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The purpose of this program is to have one thread (main thread) working on I/O reading lines from a file and feeding it to a pool of worker threads whose job is to perform some processing on each line provided. In this case, the processing is running the String.contains() method.

Please note that as test input, I used a giant .txt file of English dictionary words found here:

Also note that you need to specify the file name of the file to be scanned as the sole command line argument to the program. I am mostly concerned with the threading model and multithreading implementation but welcome other feedback as well; new Rust programmer.

spmc crate ver is "0.2.2" for your cargo.toml

extern crate spmc;
use spmc::channel;
use std::thread;
use std::io::BufReader;
use std::fs::File;
use std::io::BufRead;
use std::u32::MAX;
use std::env;
use std::sync::Arc;

fn main() -> Result<(), std::io::Error> 
{
    let args: Vec<String> = env::args().collect();
    match args.len()
    {
        2 => {},
        _ => return Err(std::io::Error::new(std::io::ErrorKind::Other, "Incorrect number of args"))
    }
    let filename = &args[1] as &str;
    let f1 = File::open(filename)?;

    let mut br = BufReader::new(f1);

    let mut vecData: Vec<String> = Vec::new();     

    let (tx, rx) = spmc::channel();

    let mut handles = Vec::new();
    for n in 0..5 {
        let rx = rx.clone();
        handles.push(thread::spawn(move || {
            loop
            {
                let mut line_to_check: Arc<String> = rx.recv().unwrap();
                if line_to_check.contains("test")
                {
                    println!("HIT: {}", line_to_check);
                }
            }

        }));
    }
    let mut input_str = String::new();
    let mut bytes_read: usize = 1;
    while bytes_read != 0 {
        let mut is_copy = input_str.clone();
        bytes_read = 
        match br.read_line(&mut is_copy)
        {
            Ok(num) => num,
            Err(err) => return Err(std::io::Error::new(std::io::ErrorKind::Other, "read_line failed...\n"))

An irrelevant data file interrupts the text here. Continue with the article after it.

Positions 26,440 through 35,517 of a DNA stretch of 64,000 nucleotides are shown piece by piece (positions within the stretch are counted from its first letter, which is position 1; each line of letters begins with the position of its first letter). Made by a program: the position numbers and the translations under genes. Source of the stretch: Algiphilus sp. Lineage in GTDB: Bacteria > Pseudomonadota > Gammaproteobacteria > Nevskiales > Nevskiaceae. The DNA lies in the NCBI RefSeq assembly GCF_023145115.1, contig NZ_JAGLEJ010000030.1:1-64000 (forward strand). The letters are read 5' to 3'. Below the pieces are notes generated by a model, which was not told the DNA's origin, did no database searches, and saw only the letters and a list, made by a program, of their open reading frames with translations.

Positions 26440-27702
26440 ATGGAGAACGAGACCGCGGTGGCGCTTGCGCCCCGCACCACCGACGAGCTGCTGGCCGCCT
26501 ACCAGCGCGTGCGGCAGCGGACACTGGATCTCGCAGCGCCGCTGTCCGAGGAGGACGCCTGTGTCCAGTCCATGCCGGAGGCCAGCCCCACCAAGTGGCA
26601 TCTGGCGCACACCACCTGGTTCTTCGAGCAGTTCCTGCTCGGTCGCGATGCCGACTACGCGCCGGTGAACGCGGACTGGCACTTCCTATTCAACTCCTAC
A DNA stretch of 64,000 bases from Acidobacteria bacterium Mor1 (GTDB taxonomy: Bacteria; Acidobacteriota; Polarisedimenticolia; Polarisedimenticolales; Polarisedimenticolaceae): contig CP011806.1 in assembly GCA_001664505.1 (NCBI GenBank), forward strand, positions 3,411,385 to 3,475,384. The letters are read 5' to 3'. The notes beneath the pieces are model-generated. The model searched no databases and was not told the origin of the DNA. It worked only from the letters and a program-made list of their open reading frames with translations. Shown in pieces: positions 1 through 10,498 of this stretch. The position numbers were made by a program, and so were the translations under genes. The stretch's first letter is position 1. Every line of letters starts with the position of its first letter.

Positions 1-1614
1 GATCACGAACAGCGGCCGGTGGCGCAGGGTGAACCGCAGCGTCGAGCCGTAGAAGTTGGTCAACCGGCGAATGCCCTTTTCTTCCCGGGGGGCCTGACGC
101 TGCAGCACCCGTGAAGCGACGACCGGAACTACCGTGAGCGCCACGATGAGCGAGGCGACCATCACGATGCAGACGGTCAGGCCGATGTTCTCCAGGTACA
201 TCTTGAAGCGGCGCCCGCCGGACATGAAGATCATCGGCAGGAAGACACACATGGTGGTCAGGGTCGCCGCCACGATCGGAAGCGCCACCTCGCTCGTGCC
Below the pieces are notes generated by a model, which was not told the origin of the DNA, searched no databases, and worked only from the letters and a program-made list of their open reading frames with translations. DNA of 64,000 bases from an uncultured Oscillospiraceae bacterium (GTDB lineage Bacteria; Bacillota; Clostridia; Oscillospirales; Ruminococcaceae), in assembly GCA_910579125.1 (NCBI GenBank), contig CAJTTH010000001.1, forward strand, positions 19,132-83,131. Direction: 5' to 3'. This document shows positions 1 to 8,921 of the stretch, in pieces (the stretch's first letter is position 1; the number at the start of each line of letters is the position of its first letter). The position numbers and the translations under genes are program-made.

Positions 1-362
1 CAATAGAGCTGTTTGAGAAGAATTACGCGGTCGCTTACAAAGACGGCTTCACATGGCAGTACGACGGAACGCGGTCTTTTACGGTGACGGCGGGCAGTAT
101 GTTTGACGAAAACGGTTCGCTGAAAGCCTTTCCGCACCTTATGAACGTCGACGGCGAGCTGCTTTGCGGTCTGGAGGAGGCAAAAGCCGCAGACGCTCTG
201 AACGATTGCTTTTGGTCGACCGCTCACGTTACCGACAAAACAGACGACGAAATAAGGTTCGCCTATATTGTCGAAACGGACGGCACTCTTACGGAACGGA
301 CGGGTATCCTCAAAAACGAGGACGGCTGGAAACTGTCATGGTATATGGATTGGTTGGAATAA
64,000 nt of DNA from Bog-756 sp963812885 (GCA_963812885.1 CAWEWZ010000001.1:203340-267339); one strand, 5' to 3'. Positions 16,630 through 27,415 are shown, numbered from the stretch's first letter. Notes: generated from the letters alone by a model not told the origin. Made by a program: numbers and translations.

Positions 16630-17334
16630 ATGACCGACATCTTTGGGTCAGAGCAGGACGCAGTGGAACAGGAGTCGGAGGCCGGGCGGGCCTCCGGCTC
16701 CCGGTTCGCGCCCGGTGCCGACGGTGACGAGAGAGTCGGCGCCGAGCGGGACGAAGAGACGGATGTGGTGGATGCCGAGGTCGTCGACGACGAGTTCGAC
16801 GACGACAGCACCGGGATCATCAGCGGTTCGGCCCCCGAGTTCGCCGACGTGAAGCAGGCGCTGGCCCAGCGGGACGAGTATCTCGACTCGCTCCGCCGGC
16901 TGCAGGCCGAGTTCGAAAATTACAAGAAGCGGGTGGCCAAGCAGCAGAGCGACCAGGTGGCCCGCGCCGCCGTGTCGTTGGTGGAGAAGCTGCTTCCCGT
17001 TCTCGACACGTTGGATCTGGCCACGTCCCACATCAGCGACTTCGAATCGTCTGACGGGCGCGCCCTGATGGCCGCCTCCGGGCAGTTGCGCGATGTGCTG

};

        let str_arc : Arc<String> = Arc::new(is_copy);
        tx.send(str_arc);
    }


    Ok(())
}
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Your code has a number of warnings when compiled under rustc. These are are free code review hints, listen to them!

You use std::io::Error for all your errors. This is dubious since many of your errors are not I/O related. Personally, I like to use Error from the failure crate. All other errors can be automatically converted it failure::Error by the ? operator.

A block of code towards the end has a number of issues

let mut input_str = String::new();
let mut bytes_read: usize = 1;
while bytes_read != 0 {
    let mut is_copy = input_str.clone();

The way your code works, input_str is never modified. As such you are always cloning an empty string for every iteration of the loop. You should just create an empty string here, and get rid of input_Str altogether.

    bytes_read = 
    match br.read_line(&mut is_copy)
    {
        Ok(num) => num,
        Err(err) => return Err(std::io::Error::new(std::io::ErrorKind::Other, "read_line failed...\n"))
    };

The whole point of the read_line function is that you can reuse the memory allocated in String between iterations of your loop. Since you don't do this, this is the wrong interface. Instead use for line in br.lines() to get an iterator over the lines in the file.

    let str_arc : Arc<String> = Arc::new(is_copy);
    tx.send(str_arc);

There is no reason to use an Arc here. You only need an Arc is both the sending and receiving threads are going to keep a reference to the String. However, that's not the case here. Here you can just send the String from one thread to another, no Arc required.

}

On a general note, this is a bad use of threading. Your program is going to be limited by how quickly it can read the data in from the disk. As such, you cannot get a speed boost by multithreading it like this.

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